It’s hard to imagine it now, but much of the colonial architecture of north-east Brazil is there thanks to a single product: sugar. The Portuguese arrived in the north-east of Brazil in the early 16th century and set up their first capital in Salvador on the shores of Todos os Santos Bay, the largest tropical bay in the world. They had hoped to find gold in their new colony but it was almost 200 years before they would get lucky in that search, further south in the hills of Minas Gerais. They turned their attention instead to sugar.
Sugar cane was planted in much of tropical Brazil, but was especially concentrated around the shores of Todos os Santos Bay. Hundreds of sugar mills were built and the demand for machinery for the mills created an early industrial boom in Europe. And it was to work in the sugar fields that several million slaves were brought to Brazil by the Portuguese, inadvertently creating the ethnic diversity that characterises Brazil today. In Salvador over 80% of the population is black and there is a growing interest among the city’s residents to celebrate and protect the African heritage of the city and the region.
While the grand churches and public buildings in Salvador’s historic Pelourinho district are a visible legacy of the sugar boom years, it’s worth also taking a trip out along the bay to visit the small towns that grew up as a direct result of the sugar farms. Cachoeira is two hours by car or a day’s gentle sailing across the bay and has a town centre that feels stuck in its past. Crumbling facades of houses built during its boom years of sugar and tobacco in the 17th and 18th centuries face grand Baroque churches, set up by the religious orders who were never far away wherever new sources of wealth were discovered.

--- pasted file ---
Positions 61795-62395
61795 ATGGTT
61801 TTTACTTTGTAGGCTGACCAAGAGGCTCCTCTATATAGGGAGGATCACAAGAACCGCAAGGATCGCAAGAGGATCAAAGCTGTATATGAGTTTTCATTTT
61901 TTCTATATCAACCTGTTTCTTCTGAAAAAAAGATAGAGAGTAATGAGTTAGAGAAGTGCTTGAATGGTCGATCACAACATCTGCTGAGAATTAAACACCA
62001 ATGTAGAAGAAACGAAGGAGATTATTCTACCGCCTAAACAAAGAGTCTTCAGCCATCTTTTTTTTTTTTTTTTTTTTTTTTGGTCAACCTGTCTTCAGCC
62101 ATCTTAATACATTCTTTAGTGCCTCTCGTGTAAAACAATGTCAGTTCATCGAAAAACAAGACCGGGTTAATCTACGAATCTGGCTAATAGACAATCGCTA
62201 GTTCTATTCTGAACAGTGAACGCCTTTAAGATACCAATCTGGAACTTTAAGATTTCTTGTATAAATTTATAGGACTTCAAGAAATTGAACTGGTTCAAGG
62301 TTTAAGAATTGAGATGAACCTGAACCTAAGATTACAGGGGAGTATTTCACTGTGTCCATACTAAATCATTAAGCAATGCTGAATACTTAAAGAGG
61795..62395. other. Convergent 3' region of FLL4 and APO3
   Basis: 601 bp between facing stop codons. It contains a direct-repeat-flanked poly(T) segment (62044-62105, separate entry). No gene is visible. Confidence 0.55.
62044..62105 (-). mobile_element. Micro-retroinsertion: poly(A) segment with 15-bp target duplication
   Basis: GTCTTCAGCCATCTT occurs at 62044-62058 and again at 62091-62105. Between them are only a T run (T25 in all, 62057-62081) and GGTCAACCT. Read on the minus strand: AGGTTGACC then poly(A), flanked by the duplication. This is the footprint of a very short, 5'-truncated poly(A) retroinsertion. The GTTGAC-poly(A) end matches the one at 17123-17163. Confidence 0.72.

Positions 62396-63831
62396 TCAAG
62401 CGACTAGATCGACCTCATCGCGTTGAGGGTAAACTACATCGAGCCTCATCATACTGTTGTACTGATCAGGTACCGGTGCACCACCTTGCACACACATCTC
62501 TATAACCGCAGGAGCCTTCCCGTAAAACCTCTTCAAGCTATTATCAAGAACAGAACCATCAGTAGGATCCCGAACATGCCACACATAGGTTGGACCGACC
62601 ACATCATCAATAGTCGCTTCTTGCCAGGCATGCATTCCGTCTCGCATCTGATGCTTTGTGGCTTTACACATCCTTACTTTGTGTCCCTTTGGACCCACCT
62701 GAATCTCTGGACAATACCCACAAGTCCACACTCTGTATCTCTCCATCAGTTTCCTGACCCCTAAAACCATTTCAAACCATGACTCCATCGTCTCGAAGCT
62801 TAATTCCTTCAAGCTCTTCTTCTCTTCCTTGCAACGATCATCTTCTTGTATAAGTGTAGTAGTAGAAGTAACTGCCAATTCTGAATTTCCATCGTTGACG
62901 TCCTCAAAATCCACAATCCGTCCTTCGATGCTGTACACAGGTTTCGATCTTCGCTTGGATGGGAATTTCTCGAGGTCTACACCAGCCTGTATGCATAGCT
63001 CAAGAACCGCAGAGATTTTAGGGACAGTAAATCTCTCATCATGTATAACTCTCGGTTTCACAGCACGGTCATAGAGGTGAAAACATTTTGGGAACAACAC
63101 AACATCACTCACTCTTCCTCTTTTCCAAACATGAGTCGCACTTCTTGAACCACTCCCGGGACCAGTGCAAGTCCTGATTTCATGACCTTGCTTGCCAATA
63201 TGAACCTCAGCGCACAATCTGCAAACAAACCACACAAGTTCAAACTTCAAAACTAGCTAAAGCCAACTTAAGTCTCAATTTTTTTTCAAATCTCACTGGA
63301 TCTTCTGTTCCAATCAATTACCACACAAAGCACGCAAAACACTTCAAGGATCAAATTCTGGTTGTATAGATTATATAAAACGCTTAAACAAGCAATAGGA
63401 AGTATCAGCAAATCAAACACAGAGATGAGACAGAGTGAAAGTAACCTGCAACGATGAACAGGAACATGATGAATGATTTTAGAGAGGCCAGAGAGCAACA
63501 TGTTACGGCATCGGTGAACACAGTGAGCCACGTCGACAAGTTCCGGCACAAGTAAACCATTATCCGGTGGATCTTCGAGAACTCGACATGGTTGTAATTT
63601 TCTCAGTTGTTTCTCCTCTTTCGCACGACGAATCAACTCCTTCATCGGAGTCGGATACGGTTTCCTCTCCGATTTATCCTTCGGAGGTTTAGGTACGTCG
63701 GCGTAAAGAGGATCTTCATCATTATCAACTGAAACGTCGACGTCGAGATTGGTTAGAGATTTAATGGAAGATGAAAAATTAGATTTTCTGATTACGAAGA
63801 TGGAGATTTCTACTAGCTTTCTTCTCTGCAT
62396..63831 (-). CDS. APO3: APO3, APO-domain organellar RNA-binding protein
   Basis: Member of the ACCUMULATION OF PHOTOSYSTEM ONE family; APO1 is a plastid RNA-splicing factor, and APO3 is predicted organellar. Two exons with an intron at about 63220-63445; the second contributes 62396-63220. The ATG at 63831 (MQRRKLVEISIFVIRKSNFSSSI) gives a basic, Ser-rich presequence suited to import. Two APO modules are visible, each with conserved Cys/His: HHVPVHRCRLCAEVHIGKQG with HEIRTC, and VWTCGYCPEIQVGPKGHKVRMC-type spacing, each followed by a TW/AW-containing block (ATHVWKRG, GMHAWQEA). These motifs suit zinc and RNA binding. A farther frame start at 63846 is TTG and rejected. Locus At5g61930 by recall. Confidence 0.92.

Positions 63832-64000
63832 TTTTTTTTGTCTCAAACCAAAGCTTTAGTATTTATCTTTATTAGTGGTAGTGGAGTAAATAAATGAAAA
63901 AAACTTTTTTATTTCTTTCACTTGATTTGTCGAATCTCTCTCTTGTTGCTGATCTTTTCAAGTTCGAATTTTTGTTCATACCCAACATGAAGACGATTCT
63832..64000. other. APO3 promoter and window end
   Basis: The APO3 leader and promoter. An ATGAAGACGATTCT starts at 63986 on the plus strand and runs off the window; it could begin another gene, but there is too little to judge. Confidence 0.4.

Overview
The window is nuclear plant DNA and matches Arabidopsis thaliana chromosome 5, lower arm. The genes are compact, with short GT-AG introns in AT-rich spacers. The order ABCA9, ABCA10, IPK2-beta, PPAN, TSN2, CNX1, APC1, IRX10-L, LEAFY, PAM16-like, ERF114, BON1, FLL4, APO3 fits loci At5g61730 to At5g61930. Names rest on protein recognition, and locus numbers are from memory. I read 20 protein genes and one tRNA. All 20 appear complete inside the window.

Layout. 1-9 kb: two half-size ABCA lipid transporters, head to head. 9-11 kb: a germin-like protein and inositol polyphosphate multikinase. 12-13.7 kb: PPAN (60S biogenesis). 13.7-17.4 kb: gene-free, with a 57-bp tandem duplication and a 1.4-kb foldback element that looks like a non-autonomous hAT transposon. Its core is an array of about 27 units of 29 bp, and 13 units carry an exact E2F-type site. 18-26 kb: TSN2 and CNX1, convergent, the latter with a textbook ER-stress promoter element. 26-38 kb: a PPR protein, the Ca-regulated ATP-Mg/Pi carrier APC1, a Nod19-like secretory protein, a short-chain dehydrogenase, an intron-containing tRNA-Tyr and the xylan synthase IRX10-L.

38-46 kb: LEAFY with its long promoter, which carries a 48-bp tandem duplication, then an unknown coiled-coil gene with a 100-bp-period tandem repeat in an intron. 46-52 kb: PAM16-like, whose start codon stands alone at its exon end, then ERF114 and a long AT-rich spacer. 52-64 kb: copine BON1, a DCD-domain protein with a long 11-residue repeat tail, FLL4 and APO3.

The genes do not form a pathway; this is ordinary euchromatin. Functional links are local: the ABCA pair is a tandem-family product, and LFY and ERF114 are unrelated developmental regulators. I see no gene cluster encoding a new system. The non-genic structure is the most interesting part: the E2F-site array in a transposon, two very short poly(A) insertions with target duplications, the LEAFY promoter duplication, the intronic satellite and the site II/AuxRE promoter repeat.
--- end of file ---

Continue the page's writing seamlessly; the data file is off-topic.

Arrive in the morning to explore the churches of Cachoeira (opening hours are brief and unpredictable). Pay a visit to the house of the Irmandade Da Boa Morte (Sisterhood of the Good Death) to learn about how Catholicism found a way to co-exist alongside Candomblé, the religion followed by the majority of Africans who came to Brazil.
Cachoeira sits on one side of the Paraguaçu river and is linked by a British-built iron bridge to the town of Sao Felix on the other bank. The main attraction for visitors in Sao Felix is the Dannemann Cigar Factory, set up by a German entrepreneur in the second half of the 19th century and still exporting high quality cigars around the world using locally-grown tobacco. Visitors are free to wander into the factory, watch the women at work chopping the tobacco leaves and rolling the cigars. Some of the ladies even smoke their products on the job.
You can visit Cachoeira and Sao Felix as part of a visit to Salvador. Visit our site for example itineraries for holidays to Brazil.